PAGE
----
The birth of the web was symbolized by the first ever electronic message, sent on October 29th, 1969 by researchers at UCLA to their peers at the Stanford Research Institute - with the Internet.

More than fifty years since that moment, it is mind-boggling to consider the ways in which the Internet has developed since then. Today, businesses and consumers alike are adopting new Internet-reliant technologies and services. The transformation of the Internet is perhaps most evident in the way in which it now affects our lives, completely permeating the way we work, learn, and communicate with one another. In fact, the Internet has become so essential to our everyday lives that the question of whether it is a human right is now one that is being widely and seriously discussed.

With the rate of this expansion in mind, we must consider: what does the future hold for the Internet? Will the expansion of global Internet use be paired with an increase in Internet censorship? Is it ready for new technologies such as the Internet of Things, cloud gaming, 5G, and artificial intelligence? We look at five leading trends that will affect ISPs, cloud providers, and enterprises in the not-so-distant future.

The Great Disconnect

The great disconnect

Governments are shutting down the Internet, using digital sieges to quell unrest, and threatening the Balkanization of the web

The ‘Splinternet’ will continue to splinter

Despite constantly improving connectivity thanks to new technologies like edge computing and 5G, the world is also experiencing a growth in the ‘Splinternet.’ A word used to describe the increasing fragmentation and dividing of the Internet as various regions around the world control and regulate the web, this is no longer a concept, but is now an increasingly unclouded reality.

As early as the first week of January this year, Indian-administered Kashmir experienced its longest Internet shutdown ever, being stripped of Internet for over 150 days. Similarly, Russia attempted to disconnect its Internet from the rest of the world in 2019 with its ‘Sovereign Internet’ law, and Iran executed what was almost a complete Internet shutdown in the same year. It is evident that the ‘Splinternet’ trend is likely to increase as more areas of the world choose to combat disruption with a shutdown of Internet-based services. Countries such as Saudi Arabia, Turkey, and Turkmenistan seem likely candidates to follow suit.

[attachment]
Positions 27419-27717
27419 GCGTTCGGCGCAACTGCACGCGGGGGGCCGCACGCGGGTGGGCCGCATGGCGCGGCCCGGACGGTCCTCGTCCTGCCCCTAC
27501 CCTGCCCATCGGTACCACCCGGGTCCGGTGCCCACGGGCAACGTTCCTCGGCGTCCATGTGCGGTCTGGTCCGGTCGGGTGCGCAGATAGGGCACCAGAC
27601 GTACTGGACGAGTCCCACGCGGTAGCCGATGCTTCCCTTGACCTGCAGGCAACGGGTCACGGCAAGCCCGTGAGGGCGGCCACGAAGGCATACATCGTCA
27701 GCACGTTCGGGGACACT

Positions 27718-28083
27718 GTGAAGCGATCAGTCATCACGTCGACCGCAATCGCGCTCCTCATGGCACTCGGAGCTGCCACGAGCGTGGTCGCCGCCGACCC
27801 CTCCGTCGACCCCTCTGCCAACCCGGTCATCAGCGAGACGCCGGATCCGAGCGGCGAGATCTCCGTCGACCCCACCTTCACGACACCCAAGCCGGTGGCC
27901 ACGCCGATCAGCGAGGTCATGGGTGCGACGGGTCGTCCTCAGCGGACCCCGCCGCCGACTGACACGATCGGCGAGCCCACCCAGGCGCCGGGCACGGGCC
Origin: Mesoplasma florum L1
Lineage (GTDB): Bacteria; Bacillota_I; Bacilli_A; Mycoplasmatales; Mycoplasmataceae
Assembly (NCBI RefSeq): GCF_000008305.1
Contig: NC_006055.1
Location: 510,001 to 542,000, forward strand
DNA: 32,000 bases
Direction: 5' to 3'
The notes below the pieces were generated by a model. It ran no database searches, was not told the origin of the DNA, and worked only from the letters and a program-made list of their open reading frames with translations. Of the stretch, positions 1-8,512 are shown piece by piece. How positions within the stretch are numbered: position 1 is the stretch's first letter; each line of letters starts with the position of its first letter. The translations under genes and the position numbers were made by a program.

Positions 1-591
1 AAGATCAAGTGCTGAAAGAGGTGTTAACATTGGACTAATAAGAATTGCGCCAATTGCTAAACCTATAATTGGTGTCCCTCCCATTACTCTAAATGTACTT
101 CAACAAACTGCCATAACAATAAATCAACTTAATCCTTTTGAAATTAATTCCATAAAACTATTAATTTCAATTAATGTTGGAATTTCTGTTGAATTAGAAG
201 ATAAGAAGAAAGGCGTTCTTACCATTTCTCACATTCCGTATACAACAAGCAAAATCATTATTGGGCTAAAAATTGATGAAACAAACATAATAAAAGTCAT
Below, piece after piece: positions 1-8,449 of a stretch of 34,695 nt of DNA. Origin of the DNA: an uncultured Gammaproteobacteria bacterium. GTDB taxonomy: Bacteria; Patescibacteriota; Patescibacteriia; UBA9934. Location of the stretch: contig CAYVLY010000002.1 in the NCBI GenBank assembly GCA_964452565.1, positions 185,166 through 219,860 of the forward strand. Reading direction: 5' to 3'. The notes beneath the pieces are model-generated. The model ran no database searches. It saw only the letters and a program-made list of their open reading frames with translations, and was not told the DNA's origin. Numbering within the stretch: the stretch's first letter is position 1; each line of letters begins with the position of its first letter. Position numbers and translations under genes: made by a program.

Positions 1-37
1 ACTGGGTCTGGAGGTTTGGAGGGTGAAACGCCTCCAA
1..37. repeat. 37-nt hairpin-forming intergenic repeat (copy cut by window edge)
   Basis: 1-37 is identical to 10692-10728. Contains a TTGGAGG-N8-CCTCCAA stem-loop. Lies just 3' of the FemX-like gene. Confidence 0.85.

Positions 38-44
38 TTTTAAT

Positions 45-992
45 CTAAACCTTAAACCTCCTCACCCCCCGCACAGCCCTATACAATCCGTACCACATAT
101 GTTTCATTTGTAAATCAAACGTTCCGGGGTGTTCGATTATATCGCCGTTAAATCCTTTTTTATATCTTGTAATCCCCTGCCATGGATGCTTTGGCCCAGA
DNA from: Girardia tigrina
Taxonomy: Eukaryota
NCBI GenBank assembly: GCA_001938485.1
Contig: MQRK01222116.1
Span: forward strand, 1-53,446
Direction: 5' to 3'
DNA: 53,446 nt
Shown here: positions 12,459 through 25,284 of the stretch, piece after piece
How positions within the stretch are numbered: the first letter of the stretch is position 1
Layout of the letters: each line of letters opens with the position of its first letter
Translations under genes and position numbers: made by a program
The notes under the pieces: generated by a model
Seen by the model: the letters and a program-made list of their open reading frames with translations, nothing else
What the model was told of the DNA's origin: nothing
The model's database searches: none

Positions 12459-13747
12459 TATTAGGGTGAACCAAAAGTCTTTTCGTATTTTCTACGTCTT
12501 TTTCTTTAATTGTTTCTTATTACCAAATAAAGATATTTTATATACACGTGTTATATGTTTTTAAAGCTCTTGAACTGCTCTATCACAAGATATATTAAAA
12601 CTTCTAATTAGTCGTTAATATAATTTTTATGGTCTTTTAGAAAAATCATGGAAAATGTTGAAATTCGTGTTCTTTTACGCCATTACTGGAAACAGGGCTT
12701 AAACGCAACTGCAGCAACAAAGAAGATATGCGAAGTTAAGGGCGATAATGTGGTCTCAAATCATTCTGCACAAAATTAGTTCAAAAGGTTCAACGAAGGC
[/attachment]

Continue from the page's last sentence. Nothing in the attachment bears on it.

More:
The importance of the Internet will only increase

Despite a potential growth in some countries around the globe experiencing a lack of connectivity, the Internet is becoming more important than ever before. With an ever-growing reliance on cloud as the new data center and Internet as the new network, the world’s largest and most influential brands must adapt in order to keep their businesses on top and their revenue flowing.

Luckily, connectivity is more dependable than ever before thanks to quicker rectifying of service outages, which is essential in maintaining the performance and quality of the world wide web.

Worldwide collateral damage will follow a Chinese ISP

The Great Firewall doesn’t just isolate Internet users in China, the way many people think. Services across the globe may be affected by the implementation of a major ISP from China, which will demonstrate the impact of the Chinese government’s Internet censorship and render many sites disconnected for extended periods of time thanks to routing policies.

Most outages in 2020 will be caused by DNS attacks

Internet outages can be caused by a number of factors, including human error and natural disasters, but the most prevalent cause of future outages will be attacks by malicious forces. The delicate infrastructure of DNS is often a target for these, as exhibited by examples such as the 2016 distributed denial-of-service attack on Dyn, which caused extensive outages and had a hugely negative impact on businesses. DNS attacks will continue to grow as hackers learn how to make them more sophisticated and harder to identify and tackle.

Other types of attacks include BGP hijacking and MITM attacks have also remained a concern for enterprises. Despite this, many ISPs have introduced more secure Internet routing systems due to these attacks, which should see a reduction in these issues in 2020.

Our use of the Internet has far surpassed what it was ever intended for upon its creation all those years ago. It is now a complex web of independent networks and providers. As our needs have developed so has our Internet usage, which today requires a far more stable system than one which is so highly vulnerable to security threats and outages. It is therefore not a stretch to say that 2020 will bring many new changes for our beloved World Wide Web, both turbulent and innovative.